An additional influence on countries’ positions on the war in Ukraine has been China’s indirect support for Russia, in the form of a “limitless friendship” 6 See http://www.en.kremlin.ru/supplement/5770. , confirmed by China’s abstention in the vote on the UN Resolution against Russia in 2022 (mentioned above). To explore this channel of China’s influence in the more recent UNGA Resolution and drawing on the above-mentioned literature, we use a multivariate regression analysis (a statistical technique to assess the importance of various factors – listed in Table 2 – influencing countries in their votes) to test the significance of a wider range of factors beyond economic, political and military ties with Russia, grouped into three categories: economic influence, defence cooperation and soft power 7 Descriptive statistics and pairwise correlations of continuous variables, respectively in Table 1A and 2A in the Appendix. .

Table 2 Explanatory variables

table 2

In terms of economic influence, we find empirical evidence in favour of the hypothesis that countries’ votes were mostly influenced by trade with Russia (especially import shares). Imports from Russia positively influenced the probability of voting in favour of Russia, and this is consistent across different models. However, more trade with China, measured by export or import trade intensity, is not significant in explaining UN voting patterns on Ukraine. Nor are the presence of institutional agreements with Russia (preferential trade agreements or bilateral investment treaties), or presence of Russian FDI.

Among the non-economic factors, defence cooperation with Russia and BRI membership both influenced the odds of not voting in favour of Ukraine. Abstentions were mostly driven by belonging to the Global South, while votes in favour of Russia were driven by sizable amounts of state aid from Russia received in the recent past.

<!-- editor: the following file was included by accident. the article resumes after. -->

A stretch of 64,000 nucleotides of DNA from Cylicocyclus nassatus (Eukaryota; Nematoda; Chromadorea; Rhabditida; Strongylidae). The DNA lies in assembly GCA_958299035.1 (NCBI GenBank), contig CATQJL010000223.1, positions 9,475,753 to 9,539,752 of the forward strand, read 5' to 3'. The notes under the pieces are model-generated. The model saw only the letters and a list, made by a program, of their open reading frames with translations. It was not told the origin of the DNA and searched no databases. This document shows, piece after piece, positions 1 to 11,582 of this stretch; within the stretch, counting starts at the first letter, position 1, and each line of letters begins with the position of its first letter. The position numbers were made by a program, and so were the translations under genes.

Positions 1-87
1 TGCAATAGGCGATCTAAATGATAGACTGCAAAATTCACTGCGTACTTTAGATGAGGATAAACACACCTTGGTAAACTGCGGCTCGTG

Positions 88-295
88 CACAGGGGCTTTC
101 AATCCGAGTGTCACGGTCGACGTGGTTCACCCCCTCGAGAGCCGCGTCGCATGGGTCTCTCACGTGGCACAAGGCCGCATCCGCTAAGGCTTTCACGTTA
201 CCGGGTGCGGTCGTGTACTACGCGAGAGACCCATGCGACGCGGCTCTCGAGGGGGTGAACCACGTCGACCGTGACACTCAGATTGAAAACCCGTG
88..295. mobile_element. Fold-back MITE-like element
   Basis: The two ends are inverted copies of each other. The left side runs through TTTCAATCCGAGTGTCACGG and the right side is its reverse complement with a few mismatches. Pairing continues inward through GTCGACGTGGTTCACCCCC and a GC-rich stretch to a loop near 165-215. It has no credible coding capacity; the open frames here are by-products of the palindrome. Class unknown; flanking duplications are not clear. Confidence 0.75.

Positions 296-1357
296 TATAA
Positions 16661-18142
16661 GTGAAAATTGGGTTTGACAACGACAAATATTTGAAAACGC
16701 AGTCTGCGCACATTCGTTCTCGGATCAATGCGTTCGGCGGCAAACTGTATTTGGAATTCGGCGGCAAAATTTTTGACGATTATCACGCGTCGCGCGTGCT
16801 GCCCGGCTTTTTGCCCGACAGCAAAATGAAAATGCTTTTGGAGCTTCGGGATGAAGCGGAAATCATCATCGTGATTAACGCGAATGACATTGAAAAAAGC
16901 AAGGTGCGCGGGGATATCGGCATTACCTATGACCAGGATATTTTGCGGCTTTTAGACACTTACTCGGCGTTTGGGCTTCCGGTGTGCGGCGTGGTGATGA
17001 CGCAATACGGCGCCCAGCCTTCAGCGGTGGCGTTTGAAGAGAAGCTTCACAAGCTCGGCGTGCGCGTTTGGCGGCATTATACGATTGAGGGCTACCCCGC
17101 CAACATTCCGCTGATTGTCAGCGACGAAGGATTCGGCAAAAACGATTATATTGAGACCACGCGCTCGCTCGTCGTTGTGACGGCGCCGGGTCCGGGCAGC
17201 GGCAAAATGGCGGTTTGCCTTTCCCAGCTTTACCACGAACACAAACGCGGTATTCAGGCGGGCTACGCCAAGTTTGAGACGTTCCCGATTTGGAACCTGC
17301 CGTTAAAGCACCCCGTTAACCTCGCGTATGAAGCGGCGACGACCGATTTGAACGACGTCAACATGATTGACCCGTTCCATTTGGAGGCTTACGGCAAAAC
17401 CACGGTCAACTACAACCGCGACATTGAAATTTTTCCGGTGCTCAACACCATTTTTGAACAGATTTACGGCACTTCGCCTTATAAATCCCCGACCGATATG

Our results are partly consistent with Farzanegan and Gholipour (2023), which showed the relevance of trade ties with Russia for countries’ positions in the UN vote on 2 March 2022 demanding that Russia withdraw from Ukraine. Moreover, we find significant hard and soft power factors at work, including defence cooperation and foreign aid from Russia, together with prima facie evidence of China’s influence through its BRI framework and in the Global South; this significantly influenced decisions by countries to take neutral positions in votes.

 

 

Alexander, D. and B. Rooney (2019) ‘Vote-Buying by the United States in the United Nations’, International Studies Quarterly 63(1): 168–176, available at https://doi.org/10.1093/isq/sqy059

Bailey, M. A., A. Strezhnev and E. Voeten (2017) ‘Estimating Dynamic State Preferences from United Nations Voting Data’, Journal of Conflict Resolution 61(2): 430–456, available at https://doi.org/10.1177/002200271559570

Che, Y., H. Xiaoyu and Y. Zhang (2021) ‘Natural Resource Exports and African Countries’ Voting Behaviour in the United Nations: Evidence from the Economic Rise of China’, Revue Canadienne D’economique [Canadian Journal of Economics] 54(2):712–759, available at https://doi.org/10.1111/caje.12514

Dreher, A., A. Fuchs, B. Parks, A. M. Strange and M. J. Tierney (2018a) ‘Apples and Dragon Fruits: The Determinants of Aid and Other Forms of State Financing from China to Africa’, International Studies Quarterly 62(1): 182–194, available at https://doi.org/10.1093/isq/sqx052

Dreher, A. and N. M. Jensen (2013) ‘Country or Leader? Political Change and UN General Assembly Voting’, European Journal of Political Economy 29(March): 183–196, available at https://doi.org/10.1016/j.ejpoleco.2012.10.002

Dreher, A., V. Lang, B. P. Rosendorff and J. R. Vreeland (2018b) ‘Buying Votes and International Organizations: The Dirty Work-Hypothesis’, 5 November, CEPR Discussion Paper No. DP13290,  available at https://papers.ssrn.com/abstract=3278665. Accessed 31 March 2022

Dreher, A., P. Nunnenkamp and R. Thiele (2008) ‘Does US Aid Buy UN General Assembly Votes? A Disaggregated Analysis’, Public Choice 136(1–2): 139–164, available at https://doi.org/10.1007/s11127-008-9286-x

Farzanegan, M. R. and H. F. Gholipour (2023)  ‘Russia’s invasion of Ukraine and votes in favor of Russia in the UN General Assembly’, International Interactions, available at https://doi.org/10.1080/03050629.2023.2179046

Lektzian, D. and G. Biglaiser (2022) ‘Sanctions, Aid, and Voting Patterns in the United Nations General Assembly’, International Interactions, Advance online publication: 1–27, available at  https://doi.org/10.1080/03050629.2023.2155151

Keohane, R. O. and J. S. Nye (1977) (ed) Power and Interdependence: World Politics in Transition, Little, Brown & Co,  Boston.

Mosler, M. and N. Potrafke (2020) ‘International Political Alignment during the Trump Presidency: Voting at the UN General Assembly’, International Interactions 46(3): 481–497, available at https://doi.org/10.1080/03050629.2020.1719405 

Wittkopf, E. R. (1973) ‘Foreign Aid and United Nations Votes: A Comparative Study’, American Political Science Review 67(3): 868–888, available at https://www.jstor.org/stable/40270856